Yuko: We’re all been accustomed to the moon since birth, but it’s mysterious and magical partially because you can’t see the other side. It’s almost this mystical thing. I like that duality and mystery. 

Shoko: I always look at the moon when it’s out, and I also feel its influence on my body, like how I can’t sleep at times because of its cycle. It’s also connected to my mental state. I feel like women are especially prone to be influenced by the ebb and flow of the moon. It’s quite a symbolic occurrence, but most of our live shows fall under a full moon. 

–That’s amazing! You don’t schedule your shows on a full moon on purpose, do you? 

Shoko: No, I feel like it’s coincidental. 

Fumie: We beckon the moon, and it beckons us. 

Yuko: Whenever we do something together, we casually talk about the moon like, “Tonight’s a full moon” or “There’s a new moon tonight.”

Building a career abroad 

–It seems that you had the world stage in mind since the beginning, with you going on tour in England after the release of your EP in 2017 and recording a split album with Taiwanese band Crocodelia. I imagine it’s hard to go on tour in England right after your first release, but how did that come about? 

Fumie: I live in Taiwan, but I used to live in England before Kuunatic. I went there to study but started a booking agency with a friend. I was in charge of coordinating shows and tours for Japanese artists in Europe. My ties to Europe, especially England, are strong, and I wanted to perform abroad with the band. We made the England tour happen because of those connections. 

Yuko: I was in an electronic duo before Kuunatic and once played at a European festival. It was so much fun, and my desire to perform abroad became stronger. I also work on solo projects outside of Kuunatic, and it seems like I have connections in Europe, so I play live there often. But it’s not like we were trying to only have a career outside of Japan because we were active in the country too. 

Fumie: Because our music is so different, we didn’t feel like we belonged to a particular scene, we used to host events at Forestlimit in Hatagaya and Soup in Ochiai. We also performed at shows we got invited to. It was like we naturally got sucked into Europe after we did this and that. 

–Shoko-san, you currently live in London, yes?

Shoko: I used to go on tour in the UK every year, so I was familiar with the city. I finally got the visa I had wanted since I was a student last year during the pandemic, so I moved here. I can play shows and go on tour more flexibly. Before I joined Kuunatic, I played at open mics in London as a solo singer-songwriter, and Fumi-chan helped me a lot. I started having a real career abroad after I joined the band.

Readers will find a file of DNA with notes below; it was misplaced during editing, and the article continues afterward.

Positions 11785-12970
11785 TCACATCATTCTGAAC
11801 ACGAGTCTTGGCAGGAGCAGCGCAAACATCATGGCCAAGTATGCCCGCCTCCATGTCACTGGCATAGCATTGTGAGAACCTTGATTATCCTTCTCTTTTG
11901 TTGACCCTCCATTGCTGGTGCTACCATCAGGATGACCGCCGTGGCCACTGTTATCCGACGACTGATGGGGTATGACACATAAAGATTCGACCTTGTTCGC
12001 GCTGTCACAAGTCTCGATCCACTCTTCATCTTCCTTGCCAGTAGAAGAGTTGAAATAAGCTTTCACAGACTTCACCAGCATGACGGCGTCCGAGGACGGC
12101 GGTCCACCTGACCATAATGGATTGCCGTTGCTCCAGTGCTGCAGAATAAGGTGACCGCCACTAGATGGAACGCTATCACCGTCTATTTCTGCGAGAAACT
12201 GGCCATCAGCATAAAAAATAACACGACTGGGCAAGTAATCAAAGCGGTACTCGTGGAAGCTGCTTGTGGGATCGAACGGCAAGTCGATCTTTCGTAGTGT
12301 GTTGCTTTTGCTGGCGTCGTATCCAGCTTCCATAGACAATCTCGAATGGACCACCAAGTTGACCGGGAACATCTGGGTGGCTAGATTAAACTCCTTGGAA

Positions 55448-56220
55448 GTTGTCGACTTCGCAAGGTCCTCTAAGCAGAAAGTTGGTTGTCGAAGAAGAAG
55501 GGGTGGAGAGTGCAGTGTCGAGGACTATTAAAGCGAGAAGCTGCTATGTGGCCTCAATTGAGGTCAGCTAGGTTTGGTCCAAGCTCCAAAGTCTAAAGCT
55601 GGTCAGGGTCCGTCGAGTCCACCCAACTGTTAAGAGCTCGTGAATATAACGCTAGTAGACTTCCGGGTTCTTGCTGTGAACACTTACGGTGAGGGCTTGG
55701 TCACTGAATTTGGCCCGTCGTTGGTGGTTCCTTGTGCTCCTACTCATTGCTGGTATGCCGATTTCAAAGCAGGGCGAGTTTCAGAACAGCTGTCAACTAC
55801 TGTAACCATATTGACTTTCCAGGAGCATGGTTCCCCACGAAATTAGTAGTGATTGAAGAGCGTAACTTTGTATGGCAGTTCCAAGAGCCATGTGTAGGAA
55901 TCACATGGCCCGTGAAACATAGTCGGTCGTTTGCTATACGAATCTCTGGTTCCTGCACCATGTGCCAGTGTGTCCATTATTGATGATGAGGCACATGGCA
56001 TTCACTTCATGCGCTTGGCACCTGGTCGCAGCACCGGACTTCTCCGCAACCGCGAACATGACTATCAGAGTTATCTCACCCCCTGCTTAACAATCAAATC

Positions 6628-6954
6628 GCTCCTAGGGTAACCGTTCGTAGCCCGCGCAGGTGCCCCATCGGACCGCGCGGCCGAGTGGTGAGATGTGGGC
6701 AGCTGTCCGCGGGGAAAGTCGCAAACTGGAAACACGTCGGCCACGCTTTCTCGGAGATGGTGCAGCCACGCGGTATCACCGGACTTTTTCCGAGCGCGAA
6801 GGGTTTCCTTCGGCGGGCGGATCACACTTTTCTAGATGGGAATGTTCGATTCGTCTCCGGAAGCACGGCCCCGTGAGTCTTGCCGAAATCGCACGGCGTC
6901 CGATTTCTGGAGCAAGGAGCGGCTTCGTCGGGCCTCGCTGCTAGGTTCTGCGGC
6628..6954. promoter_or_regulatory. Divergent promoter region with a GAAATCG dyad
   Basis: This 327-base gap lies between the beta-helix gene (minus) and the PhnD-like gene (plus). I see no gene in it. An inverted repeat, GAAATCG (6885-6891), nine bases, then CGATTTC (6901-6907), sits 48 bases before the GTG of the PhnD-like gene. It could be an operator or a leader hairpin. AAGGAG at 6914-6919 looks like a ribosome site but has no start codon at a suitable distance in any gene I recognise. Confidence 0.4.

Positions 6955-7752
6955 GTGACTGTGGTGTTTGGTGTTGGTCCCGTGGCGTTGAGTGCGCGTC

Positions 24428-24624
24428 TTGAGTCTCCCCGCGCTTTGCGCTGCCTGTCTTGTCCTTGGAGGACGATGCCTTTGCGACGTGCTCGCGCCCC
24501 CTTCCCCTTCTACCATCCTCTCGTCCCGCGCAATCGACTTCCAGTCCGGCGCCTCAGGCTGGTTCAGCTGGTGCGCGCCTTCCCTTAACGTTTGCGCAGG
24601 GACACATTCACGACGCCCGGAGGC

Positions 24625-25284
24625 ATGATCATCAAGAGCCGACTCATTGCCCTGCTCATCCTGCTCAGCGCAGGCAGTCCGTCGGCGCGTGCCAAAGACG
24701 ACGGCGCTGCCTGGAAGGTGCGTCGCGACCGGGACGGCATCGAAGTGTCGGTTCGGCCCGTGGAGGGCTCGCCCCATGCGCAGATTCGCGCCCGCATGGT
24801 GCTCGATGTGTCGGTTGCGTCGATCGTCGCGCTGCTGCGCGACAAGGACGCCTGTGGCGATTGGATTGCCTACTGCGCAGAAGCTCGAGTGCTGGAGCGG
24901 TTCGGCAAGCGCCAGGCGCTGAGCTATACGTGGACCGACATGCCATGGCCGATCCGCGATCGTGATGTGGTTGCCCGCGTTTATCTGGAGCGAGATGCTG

llustrating the rebirth of a destroyed world with Gate of Klüna

Tim DeWit, the former member of Gang Gang Dance, produced Gate of Klüna, which was released last October. How did you meet him?

Fumie: After I moved to Taiwan, I had the opportunity to DJ at a festival, and Tim was there too. My friend introduced me to him. At first, I didn’t know he was part of Gang Gang Dance, and I just talked to him casually. 

–How long ago was that? 

Fumie: 2018. When I told him about our work and concept, he understood right away. He mentioned that he mixed and produced music, but I discovered he used to be in Gang Gang Dance afterward. I didn’t think he would be in Taiwan, so I was so surprised. During that time, we were getting ready to make Gate of Klüna and were talking about how it would be nice to have a producer for the album. I spoke to the band members about meeting Tim, and we all had the same opinion. We were like, “If we ask Tim to produce it, he might bring interesting ideas to the table.” That’s why we asked him to do it. 

–What did you think about the idea of Tim producing the album, Yuko-san?

Yuko: As a solo artist, Tim’s more of an electronic artist who makes electronic albums. I felt we could create a miracle or an unprecedented album because of the blend of different elements. And the result was brilliant. Kuunatic started with the concept of us playing an instrument we’d never played before. Our ensemble had an amateurish aspect, but thanks to a professional like Tim being a part of the process, we created a coherent sound.

–What about you, Shoko-san? 

Shoko: The best part was Tim’s desires and principles about making music as an artist. We all shared so many ideas and re-recorded the songs over and over. As Yuko-san mentioned, Tim is more of an electronic music type of person, but the first album of Gang Gang Dance has a tribal feel to it and encapsulates both genres. His ideas and unique perspective were inspiring; it was a memorable experience.